Abdul Rehman Sayed Abdul Rehman Sayed - 16 days ago 12
C# Question

using SQLLite Database without entity Framework in ASP.NET Core Project

I want to use SQlLite Database in an ASP.NET Core project but without using an Entity Framework.

I think I should use a class which derives from

DbProviderFactory
& which caters to SQLLite database (something like System.Data.SqlClient.SqlClientFactory.Instance which is used for sqlServer) but I am unable to find it.

All the examples which i came across suggest me to use entity framework, but I don't want to use it.

Answer

You have it in official repo: https://github.com/aspnet/Microsoft.Data.Sqlite

And here is an example: http://www.bricelam.net/2015/04/29/sqlite-on-corefx.html

EDIT: adding link content in case it disappears in the future.

The provider is built on top of the System.Data.Common contract. This contract is a very small subset of the ADO.NET provider model. Using the provider should feel very natural to anyone familiar with ADO.NET.

using (var connection = new SqliteConnection("" +
    new SqliteConnectionStringBuilder
    {
        DataSource = "hello.db"
    }))
{
    connection.Open();

    using (var transaction = connection.BeginTransaction())
    {
        var insertCommand = connection.CreateCommand();
        insertCommand.Transaction = transaction;
        insertCommand.CommandText = "INSERT INTO message ( text ) VALUES ( $text )";
        insertCommand.Parameters.AddWithValue("$text", "Hello, World!");
        insertCommand.ExecuteNonQuery();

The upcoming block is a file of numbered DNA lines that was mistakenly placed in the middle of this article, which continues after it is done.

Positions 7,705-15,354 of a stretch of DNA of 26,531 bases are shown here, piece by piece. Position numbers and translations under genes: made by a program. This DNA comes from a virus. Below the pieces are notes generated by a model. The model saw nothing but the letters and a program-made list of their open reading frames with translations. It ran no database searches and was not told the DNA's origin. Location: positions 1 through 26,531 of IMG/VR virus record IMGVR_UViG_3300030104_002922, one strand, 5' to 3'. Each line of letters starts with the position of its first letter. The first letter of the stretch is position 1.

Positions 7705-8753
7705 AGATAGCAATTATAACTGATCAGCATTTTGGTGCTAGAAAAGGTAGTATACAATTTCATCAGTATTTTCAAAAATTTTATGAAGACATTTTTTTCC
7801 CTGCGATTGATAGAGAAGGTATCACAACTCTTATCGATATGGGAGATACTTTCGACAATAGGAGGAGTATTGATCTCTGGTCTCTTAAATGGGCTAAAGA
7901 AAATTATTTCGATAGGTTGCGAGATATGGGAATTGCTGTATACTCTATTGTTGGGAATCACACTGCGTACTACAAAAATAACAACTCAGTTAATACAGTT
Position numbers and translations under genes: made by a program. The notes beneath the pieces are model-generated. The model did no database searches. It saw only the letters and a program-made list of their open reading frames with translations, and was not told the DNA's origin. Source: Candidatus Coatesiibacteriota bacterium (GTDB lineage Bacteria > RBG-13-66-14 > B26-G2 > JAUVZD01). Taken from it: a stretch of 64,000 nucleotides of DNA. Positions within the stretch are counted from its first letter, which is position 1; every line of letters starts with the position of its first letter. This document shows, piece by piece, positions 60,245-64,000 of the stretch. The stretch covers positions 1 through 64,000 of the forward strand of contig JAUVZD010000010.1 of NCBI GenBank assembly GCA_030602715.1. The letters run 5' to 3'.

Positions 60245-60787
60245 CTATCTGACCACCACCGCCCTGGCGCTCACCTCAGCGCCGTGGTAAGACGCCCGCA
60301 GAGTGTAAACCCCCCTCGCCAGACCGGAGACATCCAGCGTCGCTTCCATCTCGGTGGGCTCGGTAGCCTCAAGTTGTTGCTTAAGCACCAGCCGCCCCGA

var selectCommand = connection.CreateCommand();
        selectCommand.Transaction = transaction;
        selectCommand.CommandText = "SELECT text FROM message";
        using (var reader = selectCommand.ExecuteReader())
        {
            while (reader.Read())
            {
                var message = reader.GetString(0);
                Console.WriteLine(message);
            }
        }

        transaction.Commit();
    }
}

Batching

The only real feature that the library adds to the native SQLite interfaces is batching. The native interfaces only support compiling and executing one statement at a time. This library implements batching in a way that should feel completely transparent. Here is an example of using batching.

using (var connection = new SqliteConnection("Data Source=hello.db"))
{
    var command = connection.CreateCommand();
    command.CommandText =
        "UPDATE message SET text = $text1 WHERE id = 1;" +
        "UPDATE message SET text = $text2 WHERE id = 2";
    command.Parameters.AddWithValue("$text1", "Hello");
    command.Parameters.AddWithValue("$text2", "World");

    connection.Open();
    command.ExecuteNonQuery();
}

Platforms:

Currently, Microsoft.Data.Sqlite works on the following platforms.

  • .NET Framework
  • Mono
  • .NET Core
  • .NET Native
  • CoreCLR
  • Windows Universal
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